A trademark is a type of intellectual property that protects a business’s branding and unique identifiers. There are two types of trademarks: registered and unregistered. A registered trademark is federally protected, while an unregistered trademark only has state-level protection. In order to register a trademark, the business must file an application with the US Patent and Trademark Office. TM is a symbol used to denote an unregistered trademark, while ® is used for registered trademarks.
What is TM?
- A trademark is a sign that distinguishes your goods or services from those of other businesses. It can be a word, phrase, logo, graphic, sound, scent, or shape. A trademark can be registered with the UK Intellectual Property Office (UK IPO) to give you exclusive rights to use it across the UK for up to 10 years. You can also renew it indefinitely as long as you continue using it.
- The ® symbol shows that a trademark is registered with the UK IPO. You can only use this symbol once your trademark has been registered and the registration process has been completed.
- The ™ symbol can be used with unregistered trademarks. It shows that you claim ownership of the trademark and that it’s being used as a trademark, but it doesn’t give you exclusive rights to use it.
- You don’t have to register your trademark to use it, but registration gives you extra protection against imitations by giving you exclusive rights to use it across the UK.
- If someone uses your registered trademark without permission, they’re breaking the law and you could take them to court.
What is a Registered Trademark?
A trademark is a sign that distinguishes the goods or services of one company from those of another. A registered trademark is a trademark that has been registered with the relevant national authority. In order to be registered, a trademark must be distinctive, capable of being represented graphically, and not be confusingly similar to an existing registered trademark. The registration process can be lengthy and costly, but it confers significant benefits, including the exclusive right to use the mark in connection with the goods or services for which it is registered. Registered trademarks are a valuable asset, and their owners have a legal duty to ensure that they are used correctly and not allowed to fall into disuse.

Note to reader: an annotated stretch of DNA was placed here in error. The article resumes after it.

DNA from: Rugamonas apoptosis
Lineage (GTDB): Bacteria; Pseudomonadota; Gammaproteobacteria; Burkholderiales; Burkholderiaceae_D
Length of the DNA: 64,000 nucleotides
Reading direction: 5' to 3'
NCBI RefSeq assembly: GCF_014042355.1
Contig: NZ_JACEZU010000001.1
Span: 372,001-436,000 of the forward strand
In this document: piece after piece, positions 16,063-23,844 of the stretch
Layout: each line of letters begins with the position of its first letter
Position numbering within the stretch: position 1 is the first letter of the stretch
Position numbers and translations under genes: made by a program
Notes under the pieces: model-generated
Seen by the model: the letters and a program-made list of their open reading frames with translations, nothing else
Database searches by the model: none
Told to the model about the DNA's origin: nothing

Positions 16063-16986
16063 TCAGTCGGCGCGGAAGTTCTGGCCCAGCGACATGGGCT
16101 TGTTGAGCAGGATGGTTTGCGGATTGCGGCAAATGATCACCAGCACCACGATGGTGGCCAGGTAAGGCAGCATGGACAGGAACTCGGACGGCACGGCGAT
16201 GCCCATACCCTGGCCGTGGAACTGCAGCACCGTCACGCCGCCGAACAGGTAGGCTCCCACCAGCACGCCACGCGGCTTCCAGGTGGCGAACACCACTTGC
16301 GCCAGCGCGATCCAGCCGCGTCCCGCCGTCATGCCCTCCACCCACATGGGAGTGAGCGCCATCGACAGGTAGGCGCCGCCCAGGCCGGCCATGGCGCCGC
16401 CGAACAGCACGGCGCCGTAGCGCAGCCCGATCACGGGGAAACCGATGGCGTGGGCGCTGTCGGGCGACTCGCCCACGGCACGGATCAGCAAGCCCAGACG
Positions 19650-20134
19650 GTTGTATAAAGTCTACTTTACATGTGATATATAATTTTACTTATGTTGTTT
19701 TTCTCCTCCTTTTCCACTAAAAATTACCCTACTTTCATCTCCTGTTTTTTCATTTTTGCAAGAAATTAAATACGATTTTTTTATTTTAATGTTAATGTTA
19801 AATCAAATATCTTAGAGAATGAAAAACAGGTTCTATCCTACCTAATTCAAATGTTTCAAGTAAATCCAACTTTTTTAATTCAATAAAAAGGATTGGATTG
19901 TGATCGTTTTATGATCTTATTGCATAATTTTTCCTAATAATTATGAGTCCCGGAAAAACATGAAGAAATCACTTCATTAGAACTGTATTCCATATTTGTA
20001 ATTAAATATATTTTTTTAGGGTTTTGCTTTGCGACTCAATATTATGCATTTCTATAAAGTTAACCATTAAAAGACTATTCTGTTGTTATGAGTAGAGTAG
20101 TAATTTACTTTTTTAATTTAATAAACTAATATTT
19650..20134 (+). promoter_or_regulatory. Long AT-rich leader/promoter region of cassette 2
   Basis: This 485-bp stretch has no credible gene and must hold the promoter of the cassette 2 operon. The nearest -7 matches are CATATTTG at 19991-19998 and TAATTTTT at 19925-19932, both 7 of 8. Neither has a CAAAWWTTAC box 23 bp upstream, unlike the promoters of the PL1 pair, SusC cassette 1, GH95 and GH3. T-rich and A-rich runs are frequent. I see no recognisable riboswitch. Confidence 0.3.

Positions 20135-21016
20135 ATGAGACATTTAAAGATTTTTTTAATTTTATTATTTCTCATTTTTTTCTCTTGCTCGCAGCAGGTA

Difference between TM and Registered Trademark
- Most people are familiar with the term “trademark,” but they may not be aware of the difference between a TM and a registered trademark. A trademark is any word, phrase, symbol, or design that identifies and distinguishes the source of goods or services. A TM indicates that you are claiming ownership of the mark, but you have not yet registered it with the US Patent and Trademark Office. A registered trademark is one that has been officially registered with the USPTO. In order to register a trademark, you must file a proper application and meet certain requirements. Once your trademark is registered, you will be granted exclusive rights to use it in connection with your goods or services. Registered trademarks are indicated by the ® symbol.
- There are several benefits to registering your trademark. First, it gives you nationwide protection for your mark. Second, it helps to deter others from using your mark without your permission. Finally, if someone does infringe on your registered trademark, you will have a much easier time proving your case in court.
The takeaway is that a TM is not as powerful or enforceable as a registered trademark, but it can be helpful in preventing others from using your mark without permission. If you are serious about protecting your brand and its associated goodwill, then you should consider registering your trademark with the USPTO. Doing so will give you the strongest possible protection against unauthorized use of your mark and ensure that you are the only one who can legally use it in connection with your products or services.